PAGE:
Editor's note, I put this together last winter before the proposed double existed with plans to post it this week , So I thank you Randy and Bruton for making this post all the more pertinent. And yes, you may say I am a dreamer...
For me growing up in Indiana for whatever reason meant that summer was spent watching non traditional team sports. Basketball and Football owned the Fall and Winter, but once Spring was upon me the focus shifted, Racing and tennis came to the fore. Go figure on that pair, but then I don’t watch much tennis these days.
The other sport that joined the summer viewing repertoire in 1989 was cycling, particularly the Tour De France. Back in those days, before the channel that Lance built (now known as Versus) existed, ABC coverage was limited to an hour on the tour Saturdays that summarized the previous week and then another hour on Sunday that covered the Sunday stage that would invariably include some sort of key mountain or time trial. In 1989, watching American Greg LeMond climb the great Alpe D’Huez and then riding the greatest time trial ever onto the Champs-Élysées erasing a 50 second deficit to a Frenchman named Laurent, who wore a long blond pony tail and later blamed losing the tour to “saddle sores” (draw your own conclusions…) LeMond did this all with 37 shot gun pellets embedded into his back with two residing in his heart lining. Needless to say I was hooked and have followed ever since.
While LeMond was the first American to win the Tour (3 times), in this country these days the event is associated with Lance Armstrong. It is a funny study in character between these two, both overcame tremendous adversity to climb to the pinnacle of world cycling, but within Europe, and specifically France itself, the two men could not be regarded differently. To this day the French love LeMond, possibly because of the last name, partly because the greatest French cyclist ever, Bernard Hinault anointed Greg as his successor. Whereas, Lance is seen differently. Despite the universal love and respect that he commands on this side of the ocean, in France, Lance is an enigma hated by many If not most. Barry Bonds if you will and similar to Bonds, Lance is widely assumed to be the greatest, sneakiest Doper ever in the history of cycling.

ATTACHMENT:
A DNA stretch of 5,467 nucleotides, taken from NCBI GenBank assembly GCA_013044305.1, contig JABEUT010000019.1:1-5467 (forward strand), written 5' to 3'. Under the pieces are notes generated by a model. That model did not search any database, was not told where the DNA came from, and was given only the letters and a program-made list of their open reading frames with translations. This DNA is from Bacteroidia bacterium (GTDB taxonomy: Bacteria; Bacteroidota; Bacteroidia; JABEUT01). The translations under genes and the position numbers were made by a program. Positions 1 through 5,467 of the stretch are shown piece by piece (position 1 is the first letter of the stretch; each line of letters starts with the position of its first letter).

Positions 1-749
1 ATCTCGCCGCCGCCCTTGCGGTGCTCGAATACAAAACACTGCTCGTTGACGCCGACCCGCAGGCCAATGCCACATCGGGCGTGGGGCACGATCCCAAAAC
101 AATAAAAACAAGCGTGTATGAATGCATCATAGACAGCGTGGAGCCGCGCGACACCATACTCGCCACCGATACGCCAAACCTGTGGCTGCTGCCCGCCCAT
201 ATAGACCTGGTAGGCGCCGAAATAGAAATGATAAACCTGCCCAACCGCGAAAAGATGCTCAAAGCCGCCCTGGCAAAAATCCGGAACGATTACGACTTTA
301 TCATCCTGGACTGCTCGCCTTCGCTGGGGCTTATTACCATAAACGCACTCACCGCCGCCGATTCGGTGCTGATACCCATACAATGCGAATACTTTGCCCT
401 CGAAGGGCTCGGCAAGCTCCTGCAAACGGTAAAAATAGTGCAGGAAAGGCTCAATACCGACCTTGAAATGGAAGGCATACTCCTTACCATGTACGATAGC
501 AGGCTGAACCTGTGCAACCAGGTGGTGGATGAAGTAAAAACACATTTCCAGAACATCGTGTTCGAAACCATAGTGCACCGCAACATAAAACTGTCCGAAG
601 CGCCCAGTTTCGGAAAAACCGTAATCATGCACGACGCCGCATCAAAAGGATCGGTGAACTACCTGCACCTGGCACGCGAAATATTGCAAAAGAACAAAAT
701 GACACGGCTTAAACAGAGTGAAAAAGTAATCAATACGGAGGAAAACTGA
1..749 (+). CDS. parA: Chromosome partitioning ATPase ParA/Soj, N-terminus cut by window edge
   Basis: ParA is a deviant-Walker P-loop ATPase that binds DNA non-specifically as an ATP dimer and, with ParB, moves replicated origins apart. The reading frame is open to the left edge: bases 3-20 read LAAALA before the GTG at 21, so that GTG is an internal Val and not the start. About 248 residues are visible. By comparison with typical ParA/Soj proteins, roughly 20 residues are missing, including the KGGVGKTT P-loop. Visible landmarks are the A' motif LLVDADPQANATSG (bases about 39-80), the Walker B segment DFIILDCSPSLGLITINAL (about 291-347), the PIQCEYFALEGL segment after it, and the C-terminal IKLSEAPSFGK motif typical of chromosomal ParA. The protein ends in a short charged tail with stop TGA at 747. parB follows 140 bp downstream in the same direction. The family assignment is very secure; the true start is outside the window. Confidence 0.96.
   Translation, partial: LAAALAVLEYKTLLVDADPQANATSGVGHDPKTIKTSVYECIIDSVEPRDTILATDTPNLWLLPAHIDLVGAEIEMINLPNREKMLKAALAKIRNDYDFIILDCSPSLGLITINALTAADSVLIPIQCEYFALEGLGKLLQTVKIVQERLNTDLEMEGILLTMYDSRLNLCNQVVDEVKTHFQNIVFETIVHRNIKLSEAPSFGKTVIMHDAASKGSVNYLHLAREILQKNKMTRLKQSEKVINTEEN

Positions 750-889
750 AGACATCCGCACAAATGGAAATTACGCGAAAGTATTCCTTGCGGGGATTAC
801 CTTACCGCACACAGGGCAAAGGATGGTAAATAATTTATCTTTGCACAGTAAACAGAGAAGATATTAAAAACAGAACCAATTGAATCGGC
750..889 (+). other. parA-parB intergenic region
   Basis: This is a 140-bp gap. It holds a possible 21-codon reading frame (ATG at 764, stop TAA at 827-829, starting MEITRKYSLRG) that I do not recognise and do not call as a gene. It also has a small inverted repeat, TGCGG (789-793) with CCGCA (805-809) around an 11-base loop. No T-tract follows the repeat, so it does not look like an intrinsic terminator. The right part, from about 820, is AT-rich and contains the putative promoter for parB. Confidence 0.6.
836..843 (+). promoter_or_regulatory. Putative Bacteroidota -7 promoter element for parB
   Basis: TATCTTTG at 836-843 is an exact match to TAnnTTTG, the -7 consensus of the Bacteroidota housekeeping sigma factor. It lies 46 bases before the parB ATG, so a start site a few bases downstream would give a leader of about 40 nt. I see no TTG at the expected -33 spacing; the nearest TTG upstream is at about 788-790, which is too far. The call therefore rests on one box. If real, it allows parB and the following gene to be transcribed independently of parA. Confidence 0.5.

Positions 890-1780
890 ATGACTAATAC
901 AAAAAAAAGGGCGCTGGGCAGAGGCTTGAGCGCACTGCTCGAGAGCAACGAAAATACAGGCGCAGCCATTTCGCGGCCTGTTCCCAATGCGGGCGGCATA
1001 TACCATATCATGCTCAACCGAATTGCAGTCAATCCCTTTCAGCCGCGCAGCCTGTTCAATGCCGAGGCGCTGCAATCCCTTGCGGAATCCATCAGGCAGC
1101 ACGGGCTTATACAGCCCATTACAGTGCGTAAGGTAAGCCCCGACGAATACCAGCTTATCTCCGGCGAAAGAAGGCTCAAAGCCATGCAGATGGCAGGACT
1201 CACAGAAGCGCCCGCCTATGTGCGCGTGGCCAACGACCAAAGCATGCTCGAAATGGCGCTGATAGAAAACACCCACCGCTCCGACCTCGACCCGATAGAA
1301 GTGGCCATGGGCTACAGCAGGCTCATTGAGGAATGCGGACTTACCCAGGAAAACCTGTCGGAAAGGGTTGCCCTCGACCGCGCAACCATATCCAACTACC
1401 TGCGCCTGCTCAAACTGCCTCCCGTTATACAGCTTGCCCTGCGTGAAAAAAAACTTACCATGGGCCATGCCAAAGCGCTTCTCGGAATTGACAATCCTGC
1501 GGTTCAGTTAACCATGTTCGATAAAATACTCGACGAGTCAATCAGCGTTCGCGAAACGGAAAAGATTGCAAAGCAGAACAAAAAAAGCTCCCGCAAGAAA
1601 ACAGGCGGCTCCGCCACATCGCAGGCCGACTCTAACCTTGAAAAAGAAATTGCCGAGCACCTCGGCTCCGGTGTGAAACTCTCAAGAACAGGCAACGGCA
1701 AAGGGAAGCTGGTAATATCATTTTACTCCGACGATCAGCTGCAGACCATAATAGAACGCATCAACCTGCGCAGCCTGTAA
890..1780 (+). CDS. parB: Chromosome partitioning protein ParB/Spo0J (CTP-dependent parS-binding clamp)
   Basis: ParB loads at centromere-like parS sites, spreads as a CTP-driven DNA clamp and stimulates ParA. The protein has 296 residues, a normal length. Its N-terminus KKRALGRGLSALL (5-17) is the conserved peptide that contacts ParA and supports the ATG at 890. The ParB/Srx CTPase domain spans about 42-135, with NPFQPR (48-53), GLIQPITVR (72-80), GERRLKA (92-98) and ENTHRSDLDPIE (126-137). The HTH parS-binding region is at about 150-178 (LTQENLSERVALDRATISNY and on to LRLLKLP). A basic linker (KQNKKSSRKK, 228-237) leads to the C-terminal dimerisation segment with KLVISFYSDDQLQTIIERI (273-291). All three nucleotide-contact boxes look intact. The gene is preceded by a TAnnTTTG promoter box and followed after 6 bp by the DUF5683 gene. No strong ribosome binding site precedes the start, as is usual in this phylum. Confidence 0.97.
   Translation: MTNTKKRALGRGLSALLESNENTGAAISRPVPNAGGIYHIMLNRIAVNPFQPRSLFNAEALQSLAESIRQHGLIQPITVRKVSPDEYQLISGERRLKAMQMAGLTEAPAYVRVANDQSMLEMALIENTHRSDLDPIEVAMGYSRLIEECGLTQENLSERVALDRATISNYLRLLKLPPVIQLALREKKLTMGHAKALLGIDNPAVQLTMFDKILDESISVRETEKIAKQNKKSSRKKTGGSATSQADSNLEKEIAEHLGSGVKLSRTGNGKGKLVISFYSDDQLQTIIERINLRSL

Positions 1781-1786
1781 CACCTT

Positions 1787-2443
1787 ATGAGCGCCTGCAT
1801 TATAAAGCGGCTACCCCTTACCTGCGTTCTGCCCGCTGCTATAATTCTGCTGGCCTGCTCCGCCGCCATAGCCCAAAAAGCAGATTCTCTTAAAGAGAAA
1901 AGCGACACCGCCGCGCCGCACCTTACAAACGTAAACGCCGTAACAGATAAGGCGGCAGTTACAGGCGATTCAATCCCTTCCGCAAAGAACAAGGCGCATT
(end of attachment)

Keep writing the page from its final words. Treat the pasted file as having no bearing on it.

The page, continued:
But how did it come to this? That a man who carried out the greatest comeback from adversity to become the greatest cycling race’s greatest winner becomes hated villain? It has to do with the relationship between the athlete and his sport and ultimately which is more important to the fan base that loves them both. Initially, Lance’s success was welcomed by all as the feel good story that followed two Tours tarnished by drug scandal. Sentiment changed however in 2004. Doping allegations against Lance surfaced and public sentiment began to turn. But why 2004? In 2003 Lance won his fifth Tour and showed no sign of stopping.
This did not sit well for a couple of reasons. First, there had never been a six time winner of the Tour. The greats Anquetil, Merckx, Hinault and Indurain had all won five and no more. So here was this American with an accomplishment in his sights that no European had ever attained, but the issue I think is more complex. Popular American understanding of professional European cycling is the TDF, Period. Sort of like all the Danica fans who are surprised that there are more races than the 500 in the IICS. European cycling has three Grand tours: the Giro d’Italia (May), La Tour de’France (July) and the Vuelta aEspana (September). A triple crown if you will. A triple crown Anquetil, Merckxx and Hinault have all completed. Indurain having won two of the jewels. As for Lance? TDF and TDF only. It is not only a question of winning the other events, it is a question of even attempting to race them. In essence the issue was “Why are you ruining our record books when you haven’t bothered to fill out your own resume???” Suppose Tiger Woods ONLY played the Masters?